Taking the game to the next level, by Brian Dyches, Strategic Growth Advisor
LA will once again be hosting the Summer Olympics in 2028 some 44-years after the successful hosting of the ’84 Games. The only profitable games in modern Olympic history that added $1.1 billion to the LA economy.
Hosting a global event in America’s second-largest city is no easy feat then and certainly won’t be the case in 2028. LA, unlike most of the past cities, has a vast network of in-place infrastructure. From Staples Center to the new Stadium (NFL) near LAX.
So what will be the impacts if no massive new buildings are needed to host the sporting events. The biggest winner is the METRO system that will evolve into the US’s Second Largest system behind New York City. New access to the Westwood area (UCLA) and Los Angeles Int’l (LAX) will open up many possibilities for the tens of thousands of visitors typical of a host city.
This growth is creating a whole new generation of Transit-Oriented Developments (TOD) throughout the LA Basin. This will boost transit-oriented mixed-use developments and multifamily type 1 developments along these lines as is already in evidence in Santa Monica and Culver City.
Student Housing for athletes will be primarily handled by USC and UCLA facilities but look for each to add a few thousand rooms to their current footprint.
Hospitality will also benefit even in the time of Airbnb. In ’84 AirBnB did not exist but today’s 42,000 rooms available in LA will certainly feel the pressure as many positions to take advantage of attendees and families of the athletes. There will likely be another 50 hotels to break ground in the LA area to suit both typical market demands but to also be there to host attendees. The Ritz-Carlton/JW Marriott in DTLA will open another 38-story tower designed by Gensler.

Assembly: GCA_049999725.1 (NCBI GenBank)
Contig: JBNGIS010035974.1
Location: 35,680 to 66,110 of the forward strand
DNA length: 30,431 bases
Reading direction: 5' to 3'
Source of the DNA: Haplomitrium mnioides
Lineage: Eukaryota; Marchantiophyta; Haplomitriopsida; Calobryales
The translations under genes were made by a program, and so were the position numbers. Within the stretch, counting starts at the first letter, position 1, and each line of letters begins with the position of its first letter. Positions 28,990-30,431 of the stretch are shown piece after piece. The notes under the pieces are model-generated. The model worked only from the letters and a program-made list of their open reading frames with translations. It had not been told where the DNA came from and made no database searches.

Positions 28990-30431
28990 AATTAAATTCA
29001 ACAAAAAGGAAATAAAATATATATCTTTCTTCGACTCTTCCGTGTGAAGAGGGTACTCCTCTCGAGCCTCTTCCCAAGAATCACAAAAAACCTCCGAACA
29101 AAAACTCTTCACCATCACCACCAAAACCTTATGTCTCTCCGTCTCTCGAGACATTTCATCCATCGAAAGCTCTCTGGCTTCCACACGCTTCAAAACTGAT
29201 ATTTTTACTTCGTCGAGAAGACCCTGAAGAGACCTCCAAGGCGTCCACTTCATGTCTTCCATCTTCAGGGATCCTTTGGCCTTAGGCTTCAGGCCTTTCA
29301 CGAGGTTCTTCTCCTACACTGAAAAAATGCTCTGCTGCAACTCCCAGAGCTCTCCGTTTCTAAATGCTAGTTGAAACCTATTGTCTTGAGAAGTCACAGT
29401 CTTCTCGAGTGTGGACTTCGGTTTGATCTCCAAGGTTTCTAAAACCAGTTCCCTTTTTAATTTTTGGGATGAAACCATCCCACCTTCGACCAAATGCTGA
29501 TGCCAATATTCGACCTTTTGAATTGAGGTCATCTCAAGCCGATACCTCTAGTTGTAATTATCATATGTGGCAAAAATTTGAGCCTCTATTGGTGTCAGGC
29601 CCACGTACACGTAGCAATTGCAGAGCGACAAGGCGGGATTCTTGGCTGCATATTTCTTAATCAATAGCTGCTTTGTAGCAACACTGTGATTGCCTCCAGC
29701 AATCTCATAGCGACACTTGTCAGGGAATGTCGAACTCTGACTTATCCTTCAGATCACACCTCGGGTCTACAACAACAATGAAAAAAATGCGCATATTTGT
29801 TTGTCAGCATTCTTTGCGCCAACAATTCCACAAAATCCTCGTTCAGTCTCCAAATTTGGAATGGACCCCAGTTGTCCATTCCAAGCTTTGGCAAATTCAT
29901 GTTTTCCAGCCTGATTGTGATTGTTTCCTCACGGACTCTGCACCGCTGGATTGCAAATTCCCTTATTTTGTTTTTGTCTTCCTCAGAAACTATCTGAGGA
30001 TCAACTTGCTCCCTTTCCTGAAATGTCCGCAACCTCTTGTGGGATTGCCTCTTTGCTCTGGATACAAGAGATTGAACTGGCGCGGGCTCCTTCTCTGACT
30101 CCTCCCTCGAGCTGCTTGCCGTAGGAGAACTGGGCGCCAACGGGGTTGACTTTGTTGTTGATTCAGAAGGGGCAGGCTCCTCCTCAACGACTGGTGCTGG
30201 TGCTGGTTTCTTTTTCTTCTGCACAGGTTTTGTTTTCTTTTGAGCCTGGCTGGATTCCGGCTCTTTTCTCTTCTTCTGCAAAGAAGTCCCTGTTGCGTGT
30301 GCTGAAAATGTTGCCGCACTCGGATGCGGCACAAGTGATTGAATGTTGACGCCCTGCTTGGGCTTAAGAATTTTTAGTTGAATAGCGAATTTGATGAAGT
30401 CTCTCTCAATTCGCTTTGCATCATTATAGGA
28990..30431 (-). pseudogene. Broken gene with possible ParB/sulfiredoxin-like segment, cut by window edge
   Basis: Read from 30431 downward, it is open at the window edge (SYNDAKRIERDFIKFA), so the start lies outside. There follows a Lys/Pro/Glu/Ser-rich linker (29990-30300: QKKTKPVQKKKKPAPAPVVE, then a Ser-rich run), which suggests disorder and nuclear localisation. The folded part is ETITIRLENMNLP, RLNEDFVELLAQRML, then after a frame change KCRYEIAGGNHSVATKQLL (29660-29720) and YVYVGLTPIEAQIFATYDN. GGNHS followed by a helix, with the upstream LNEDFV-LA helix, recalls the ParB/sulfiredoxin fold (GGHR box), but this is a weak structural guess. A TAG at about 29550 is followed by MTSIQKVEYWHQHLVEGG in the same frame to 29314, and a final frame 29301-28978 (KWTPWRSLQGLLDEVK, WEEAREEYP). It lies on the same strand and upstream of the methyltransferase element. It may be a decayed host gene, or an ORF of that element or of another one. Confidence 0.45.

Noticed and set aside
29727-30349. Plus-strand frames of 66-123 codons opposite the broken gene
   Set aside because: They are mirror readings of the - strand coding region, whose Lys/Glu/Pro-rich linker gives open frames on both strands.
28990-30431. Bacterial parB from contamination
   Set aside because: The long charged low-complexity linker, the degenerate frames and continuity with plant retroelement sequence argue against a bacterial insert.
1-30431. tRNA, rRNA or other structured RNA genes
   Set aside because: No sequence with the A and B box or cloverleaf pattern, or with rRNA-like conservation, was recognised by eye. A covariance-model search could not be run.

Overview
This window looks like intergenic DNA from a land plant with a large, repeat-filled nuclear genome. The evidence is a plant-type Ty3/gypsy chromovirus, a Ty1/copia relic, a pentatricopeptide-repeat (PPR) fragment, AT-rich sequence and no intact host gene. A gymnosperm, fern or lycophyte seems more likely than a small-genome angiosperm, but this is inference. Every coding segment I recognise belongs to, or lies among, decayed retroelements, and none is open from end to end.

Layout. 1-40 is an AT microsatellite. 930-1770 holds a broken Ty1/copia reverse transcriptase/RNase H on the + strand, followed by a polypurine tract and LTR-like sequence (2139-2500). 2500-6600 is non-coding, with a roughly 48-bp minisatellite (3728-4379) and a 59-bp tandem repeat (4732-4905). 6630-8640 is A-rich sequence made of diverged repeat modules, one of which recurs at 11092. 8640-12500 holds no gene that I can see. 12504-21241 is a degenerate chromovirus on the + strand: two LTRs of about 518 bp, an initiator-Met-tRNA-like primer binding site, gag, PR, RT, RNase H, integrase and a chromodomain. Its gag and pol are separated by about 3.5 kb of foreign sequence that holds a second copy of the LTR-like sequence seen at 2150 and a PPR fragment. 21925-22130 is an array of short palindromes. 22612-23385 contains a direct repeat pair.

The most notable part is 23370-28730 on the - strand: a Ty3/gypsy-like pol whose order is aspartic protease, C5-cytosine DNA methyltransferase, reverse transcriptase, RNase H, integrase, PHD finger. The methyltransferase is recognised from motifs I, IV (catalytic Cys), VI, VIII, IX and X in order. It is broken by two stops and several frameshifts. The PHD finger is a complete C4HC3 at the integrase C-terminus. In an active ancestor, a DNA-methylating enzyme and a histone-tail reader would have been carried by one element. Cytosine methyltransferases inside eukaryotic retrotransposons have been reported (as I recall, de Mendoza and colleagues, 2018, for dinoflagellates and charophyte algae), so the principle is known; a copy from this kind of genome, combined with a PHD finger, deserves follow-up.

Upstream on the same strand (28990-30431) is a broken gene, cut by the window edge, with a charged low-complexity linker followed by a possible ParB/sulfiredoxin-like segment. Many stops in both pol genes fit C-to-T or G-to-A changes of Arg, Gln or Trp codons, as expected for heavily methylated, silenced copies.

AECOM was hired by LA 2028 as its primary planning consultant. They have identified five clusters of existing and potential venues dispersed across the LA Basin. Downtown as #1, then UCLA, Hollywood Park/Stadium South Bay, and Long Beach sports parks. There is also a civic push to advance the restoration of the LA River from its unfortunate paving over in the ’60s to control floodwaters. If this advances then from Glendale to the East Side of DTLA there will be a new renaissance as the city builds towards the LA River and creates bike and nature trails alongside.
LA is huge and not even the Olympics can be the one catalyst that changes places like Sochi or years ago Atlanta. But LA is the world’s media capital with a population that can not only service this major event held in the vast area but also drive the sponsors that will ensure the IOC gets its TV Rights that will bring in billions of US Dollars.
Do you want to know more? Reach out to Brian here.